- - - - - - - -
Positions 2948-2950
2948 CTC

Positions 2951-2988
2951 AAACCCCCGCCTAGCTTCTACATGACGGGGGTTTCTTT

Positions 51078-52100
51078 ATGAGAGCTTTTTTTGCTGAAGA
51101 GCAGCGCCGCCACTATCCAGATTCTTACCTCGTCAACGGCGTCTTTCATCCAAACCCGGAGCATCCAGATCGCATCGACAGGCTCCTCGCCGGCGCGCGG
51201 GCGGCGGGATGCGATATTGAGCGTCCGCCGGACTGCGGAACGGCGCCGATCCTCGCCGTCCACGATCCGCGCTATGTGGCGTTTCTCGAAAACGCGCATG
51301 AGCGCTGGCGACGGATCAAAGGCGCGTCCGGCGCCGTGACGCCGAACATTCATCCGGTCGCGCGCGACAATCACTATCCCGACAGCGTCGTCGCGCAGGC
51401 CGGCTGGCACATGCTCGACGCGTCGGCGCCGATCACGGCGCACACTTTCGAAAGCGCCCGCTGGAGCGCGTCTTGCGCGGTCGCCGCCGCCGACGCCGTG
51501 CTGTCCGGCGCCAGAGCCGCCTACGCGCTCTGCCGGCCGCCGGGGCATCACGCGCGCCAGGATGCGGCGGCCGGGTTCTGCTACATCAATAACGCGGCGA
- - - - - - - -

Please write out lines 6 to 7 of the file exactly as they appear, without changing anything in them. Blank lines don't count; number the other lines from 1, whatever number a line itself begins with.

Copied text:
51078 ATGAGAGCTTTTTTTGCTGAAGA
51101 GCAGCGCCGCCACTATCCAGATTCTTACCTCGTCAACGGCGTCTTTCATCCAAACCCGGAGCATCCAGATCGCATCGACAGGCTCCTCGCCGGCGCGCGG